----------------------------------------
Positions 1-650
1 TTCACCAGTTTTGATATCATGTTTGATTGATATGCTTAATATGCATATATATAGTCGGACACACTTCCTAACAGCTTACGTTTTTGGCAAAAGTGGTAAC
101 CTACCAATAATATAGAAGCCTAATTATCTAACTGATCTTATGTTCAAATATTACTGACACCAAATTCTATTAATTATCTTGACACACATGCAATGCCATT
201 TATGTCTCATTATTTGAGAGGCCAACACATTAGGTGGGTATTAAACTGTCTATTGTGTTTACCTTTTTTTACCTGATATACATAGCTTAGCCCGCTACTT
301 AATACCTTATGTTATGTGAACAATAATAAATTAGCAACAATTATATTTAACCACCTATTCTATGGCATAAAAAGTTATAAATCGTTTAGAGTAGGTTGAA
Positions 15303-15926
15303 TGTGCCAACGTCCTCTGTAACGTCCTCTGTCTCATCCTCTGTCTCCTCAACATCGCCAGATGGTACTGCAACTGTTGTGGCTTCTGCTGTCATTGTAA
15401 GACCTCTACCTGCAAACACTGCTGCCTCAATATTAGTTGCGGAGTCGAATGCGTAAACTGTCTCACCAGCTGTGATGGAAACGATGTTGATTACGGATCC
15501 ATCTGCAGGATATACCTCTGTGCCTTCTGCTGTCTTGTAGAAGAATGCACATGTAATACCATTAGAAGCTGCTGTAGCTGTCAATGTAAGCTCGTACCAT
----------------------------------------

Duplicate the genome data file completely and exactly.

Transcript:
Positions 1-650
1 TTCACCAGTTTTGATATCATGTTTGATTGATATGCTTAATATGCATATATATAGTCGGACACACTTCCTAACAGCTTACGTTTTTGGCAAAAGTGGTAAC
101 CTACCAATAATATAGAAGCCTAATTATCTAACTGATCTTATGTTCAAATATTACTGACACCAAATTCTATTAATTATCTTGACACACATGCAATGCCATT
201 TATGTCTCATTATTTGAGAGGCCAACACATTAGGTGGGTATTAAACTGTCTATTGTGTTTACCTTTTTTTACCTGATATACATAGCTTAGCCCGCTACTT
301 AATACCTTATGTTATGTGAACAATAATAAATTAGCAACAATTATATTTAACCACCTATTCTATGGCATAAAAAGTTATAAATCGTTTAGAGTAGGTTGAA
Positions 15303-15926
15303 TGTGCCAACGTCCTCTGTAACGTCCTCTGTCTCATCCTCTGTCTCCTCAACATCGCCAGATGGTACTGCAACTGTTGTGGCTTCTGCTGTCATTGTAA
15401 GACCTCTACCTGCAAACACTGCTGCCTCAATATTAGTTGCGGAGTCGAATGCGTAAACTGTCTCACCAGCTGTGATGGAAACGATGTTGATTACGGATCC
15501 ATCTGCAGGATATACCTCTGTGCCTTCTGCTGTCTTGTAGAAGAATGCACATGTAATACCATTAGAAGCTGCTGTAGCTGTCAATGTAAGCTCGTACCAT